After the fans had left and the building had quieted down, the Rock players got a special treat. “They allowed us to go to the Hot Stove Lounge, which was pretty neat. Our dressing room was nothing special, it was just a concrete room,” says Veltman, but the Hot Stove Lounge was one of the most famous rooms in Canadian sports history, having served as the hangout for the likes of King Clancy and other Maple Leafs legends.
“It was great. We had good connection through our ownership group,” Doyle says. “We got treated well afterward. You knew the building was being shut down afterward and it was just taking it all in. It was a really neat night.”
Rock goalie Bob Watson shared a story at his NLL Hall of Fame induction ceremony about going out to the middle of the floor after the building had mostly emptied out that night, laying on his back and staring at the famous Maple Leaf Gardens ceiling and just soaking it all in.
Toth believes the importance of that game spread well beyond Maple Leaf Gardens, though. “I think that game and those three years—1999, 2000 and 2001—really helped develop the National Lacrosse League, especially on the western front,” he says.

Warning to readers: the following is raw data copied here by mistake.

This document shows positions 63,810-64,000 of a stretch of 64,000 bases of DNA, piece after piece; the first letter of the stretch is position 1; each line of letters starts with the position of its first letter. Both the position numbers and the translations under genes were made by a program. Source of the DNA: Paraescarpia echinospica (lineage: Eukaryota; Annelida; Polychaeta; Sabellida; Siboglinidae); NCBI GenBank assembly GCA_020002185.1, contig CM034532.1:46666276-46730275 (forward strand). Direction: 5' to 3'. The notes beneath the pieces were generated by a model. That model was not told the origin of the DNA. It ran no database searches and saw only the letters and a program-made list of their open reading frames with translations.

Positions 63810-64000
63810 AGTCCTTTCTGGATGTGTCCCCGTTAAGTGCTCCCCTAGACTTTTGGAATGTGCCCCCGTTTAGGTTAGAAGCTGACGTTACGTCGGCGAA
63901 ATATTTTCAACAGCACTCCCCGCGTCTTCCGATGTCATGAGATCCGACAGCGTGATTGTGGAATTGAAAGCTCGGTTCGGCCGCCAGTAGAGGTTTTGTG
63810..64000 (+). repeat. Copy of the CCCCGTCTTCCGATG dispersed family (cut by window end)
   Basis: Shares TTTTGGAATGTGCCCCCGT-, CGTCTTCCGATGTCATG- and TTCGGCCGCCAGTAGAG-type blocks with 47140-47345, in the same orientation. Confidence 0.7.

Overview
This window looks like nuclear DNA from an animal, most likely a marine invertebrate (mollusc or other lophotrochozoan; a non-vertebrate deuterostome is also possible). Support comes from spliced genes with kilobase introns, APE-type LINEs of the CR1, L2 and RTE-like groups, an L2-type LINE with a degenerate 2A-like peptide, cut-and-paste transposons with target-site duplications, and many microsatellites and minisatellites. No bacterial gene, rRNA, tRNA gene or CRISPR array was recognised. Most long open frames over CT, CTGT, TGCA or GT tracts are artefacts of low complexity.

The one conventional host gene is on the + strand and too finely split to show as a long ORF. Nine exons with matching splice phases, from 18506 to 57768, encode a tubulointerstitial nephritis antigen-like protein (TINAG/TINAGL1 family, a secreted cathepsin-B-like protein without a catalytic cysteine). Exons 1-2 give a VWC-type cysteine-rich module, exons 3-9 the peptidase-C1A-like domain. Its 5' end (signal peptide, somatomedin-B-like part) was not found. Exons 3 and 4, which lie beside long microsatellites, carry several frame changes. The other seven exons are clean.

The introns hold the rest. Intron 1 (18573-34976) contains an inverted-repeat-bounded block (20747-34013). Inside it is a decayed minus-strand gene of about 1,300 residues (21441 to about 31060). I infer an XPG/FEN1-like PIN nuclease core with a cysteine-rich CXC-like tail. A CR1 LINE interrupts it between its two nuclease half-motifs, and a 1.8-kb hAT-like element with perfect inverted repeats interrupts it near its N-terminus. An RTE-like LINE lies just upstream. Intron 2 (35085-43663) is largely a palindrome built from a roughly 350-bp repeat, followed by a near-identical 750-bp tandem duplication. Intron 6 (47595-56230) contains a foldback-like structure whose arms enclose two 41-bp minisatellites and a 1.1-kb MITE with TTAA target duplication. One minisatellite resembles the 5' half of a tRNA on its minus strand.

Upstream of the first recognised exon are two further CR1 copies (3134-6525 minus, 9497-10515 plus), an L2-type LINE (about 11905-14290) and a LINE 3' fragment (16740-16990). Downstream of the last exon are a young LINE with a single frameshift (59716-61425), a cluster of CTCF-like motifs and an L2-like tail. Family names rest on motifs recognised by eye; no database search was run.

“Having so many good players on that Toronto team from the west I believe kind of opened everyone’s eyes to, hey maybe we should get a franchise going out there. That was way before Calgary, Edmonton, Portland, Anaheim. It was before all those,” Toth continues. “I know that Calgary was the first franchise to come in after that and then Colorado, so I think the three years that the Toronto Rock won the two championships and made it to the third championship and lost, I think it was huge for lacrosse in the west and huge for lacrosse in Canada.”
Those western players included Stroup, Pat Coyle and Chris Gill, who are now the coaching triumvirate for the Colorado Mammoth. There were more, like Rory Graham and Ryan O’Connor.
“Obviously some played different roles than others but I think there was a lot of western influence that I think opened up the commissioner’s eyes and he said, hey, we’ve got to get some franchises out west,” says Toth.
As much as Doyle remembers Les Bartley being focused on getting the post-goal faceoff taken care of, Toth has fond memories of Keenan [nicknamed Jammer]–now the head coach and GM of the two-time defending champion Saskatchewan Rush—being the same way.
“I didn’t see it happen until I watched the replay of the goal where it shows Bill Smith on the bench and he’s hugging everybody,” Toth says. “It’s funny because you look at Jammer and there’s not a smile on his face, he’s still dead serious about ‘come on guys, next play, next play.’ He’s still the exact same then as he is now as a coach. It’s good to see guys haven’t changed.”
While Toth enjoys his memories, it’s fair to say he gave thousands of other people a memory they’ll never forget, too, when he took that famous shot.